Regional Gardening Reports :: National Gardening Association

In the Garden:
Pacific Northwest
April, 2004
Regional Report

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'Gartenmeister' Fuchsia -- a contrast in flower and foliage colors -- thrives in full sunshine and attracts hummingbirds to my garden.

Annual Adventures

I think annuals are a delight. They are quick, easy, colorful, and dynamic. While perennials can require two or more years to reach their potential, annual flowers give quick satisfaction by providing rich floral displays within weeks of planting. I like the short-term commitment of annuals. They allow me to reconfigure my garden every year and choose colors according to my current mood.

Breaking with Tradition
For years I planted the same reliable annuals; begonias and impatiens for a shady spot, marigolds and sweet peas for a sunny site. But then I discovered some out-of-the-ordinary annuals and began experimenting with them. These unusual choices bring a whole new dimension to my garden, and they're quite different from anything my neighbors and friends are growing.

A Selection of Favorites
The wishbone flower (Torenia fournieri) is a real gem for a sheltered spot. Its flowers -- held high above the foliage -- look like open-mouthed snapdragons with a cluster of yellow stamens, which resemble a wishbone. I've planted the colorful mix called 'Clown', but I'm trying the newer 'Summer Wave Blue' in my garden this year.

Okra, a vegetable grown for its tasty seedpods, has a stunning ornamental sibling called ornamental okra (Abelmoschus manihot, sometimes sold under the name Hibiscus manihot). This plant is big, bold, and dramatic, growing up to 6 feet tall in a warm, sunny bed. The flower buds form in cob-like clusters along slender stems above large, dark green, palm-shaped leaves. The enormous dinner-plate-sized sulfur yellow flowers with dark eyes open for only a day, unfolding slowly in the morning and closing gradually in the evening. But the abundance of flowers that are open on any one day conceals their short life span.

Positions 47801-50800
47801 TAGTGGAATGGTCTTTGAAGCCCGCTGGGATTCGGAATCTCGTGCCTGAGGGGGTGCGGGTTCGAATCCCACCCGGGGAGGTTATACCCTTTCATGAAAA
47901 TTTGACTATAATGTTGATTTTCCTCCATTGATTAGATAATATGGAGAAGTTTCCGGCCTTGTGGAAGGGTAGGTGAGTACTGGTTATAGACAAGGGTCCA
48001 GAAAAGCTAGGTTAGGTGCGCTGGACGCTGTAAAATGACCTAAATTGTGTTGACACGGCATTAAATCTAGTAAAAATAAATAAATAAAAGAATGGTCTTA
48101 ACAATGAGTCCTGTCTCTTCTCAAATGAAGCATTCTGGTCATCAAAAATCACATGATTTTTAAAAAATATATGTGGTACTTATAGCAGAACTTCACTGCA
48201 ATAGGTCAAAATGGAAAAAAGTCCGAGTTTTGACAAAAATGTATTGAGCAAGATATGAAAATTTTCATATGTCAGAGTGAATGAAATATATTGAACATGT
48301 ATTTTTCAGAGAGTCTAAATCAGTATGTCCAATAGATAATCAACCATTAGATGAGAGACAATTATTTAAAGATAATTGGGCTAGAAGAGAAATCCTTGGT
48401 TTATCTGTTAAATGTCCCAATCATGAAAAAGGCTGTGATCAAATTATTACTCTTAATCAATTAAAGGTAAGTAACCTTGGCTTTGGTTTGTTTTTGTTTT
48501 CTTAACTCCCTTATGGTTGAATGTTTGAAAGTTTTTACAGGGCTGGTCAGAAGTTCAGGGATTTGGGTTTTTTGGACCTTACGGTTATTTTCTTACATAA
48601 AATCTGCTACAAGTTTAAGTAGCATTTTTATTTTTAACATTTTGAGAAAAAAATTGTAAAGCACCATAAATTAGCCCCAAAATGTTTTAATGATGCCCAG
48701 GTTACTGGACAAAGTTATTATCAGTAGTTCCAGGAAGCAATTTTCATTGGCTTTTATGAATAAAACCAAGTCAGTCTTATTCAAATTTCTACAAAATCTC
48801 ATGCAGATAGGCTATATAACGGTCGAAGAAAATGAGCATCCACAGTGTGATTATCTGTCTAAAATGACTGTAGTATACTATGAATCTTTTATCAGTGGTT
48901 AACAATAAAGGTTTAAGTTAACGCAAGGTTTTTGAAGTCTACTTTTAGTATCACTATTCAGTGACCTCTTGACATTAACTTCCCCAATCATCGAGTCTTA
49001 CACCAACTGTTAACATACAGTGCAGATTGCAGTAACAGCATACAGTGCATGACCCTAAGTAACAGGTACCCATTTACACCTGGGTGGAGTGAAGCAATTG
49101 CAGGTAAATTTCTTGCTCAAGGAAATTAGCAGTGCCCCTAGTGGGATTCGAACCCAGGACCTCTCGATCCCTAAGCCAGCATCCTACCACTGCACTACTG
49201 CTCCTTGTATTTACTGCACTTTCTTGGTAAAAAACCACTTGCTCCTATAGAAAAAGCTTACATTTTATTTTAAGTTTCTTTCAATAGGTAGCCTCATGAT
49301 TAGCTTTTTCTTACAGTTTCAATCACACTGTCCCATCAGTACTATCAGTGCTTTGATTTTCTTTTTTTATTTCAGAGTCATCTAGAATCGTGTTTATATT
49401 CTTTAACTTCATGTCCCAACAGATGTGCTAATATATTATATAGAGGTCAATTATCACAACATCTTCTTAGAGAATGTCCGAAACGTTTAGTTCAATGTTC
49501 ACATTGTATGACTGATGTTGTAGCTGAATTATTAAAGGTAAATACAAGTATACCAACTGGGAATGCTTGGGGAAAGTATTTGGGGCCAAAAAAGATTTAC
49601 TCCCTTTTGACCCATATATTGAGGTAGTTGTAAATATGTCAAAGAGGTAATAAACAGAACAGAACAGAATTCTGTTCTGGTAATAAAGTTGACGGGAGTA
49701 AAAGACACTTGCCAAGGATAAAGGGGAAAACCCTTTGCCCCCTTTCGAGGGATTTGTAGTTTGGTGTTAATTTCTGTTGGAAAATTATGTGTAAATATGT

Unlike the trailing fuchsia you see in hanging pots, honeysuckle fuchsia (Fuchsia 'Gartenmeister Bohnstedt') has an upright growth habit, reaching 24 inches tall and wide. Clusters of salmon-orange flowers go beautifully with its burgundy foliage, and it combines well with other plants. Best of all, the flowers attract hummingbirds. The honeysuckle fuchsia takes hot sunshine well, but also will tolerate some shade.

Most gardeners grow annuals for their flowers, but there also are annuals worth growing just for their beautiful foliage. One of the most distinctive foliage plants is the polka-dot plant (Hypoestes phyllostachya), named for the pink, white, or red flecks of color that dot its green leaves. The polka-dot plant does bloom, but the tiny flowers are insignificant compared to the remarkable foliage. The polka-dot plant tolerates part shade, but I find it grows best in full sun, in fairly dry soil.

You may have to hunt a bit to find uncommon plants, but I think the quest is part of the fun. If the selection is limited at your local garden center, you can always order from seed catalogs. Most catalogs are informative and colorful, so decision-making is easy and enjoyable. The real reward comes when visitors stop to admire the unusual annuals you've planted in a bed that traditionally held the same old marigolds or begonias.

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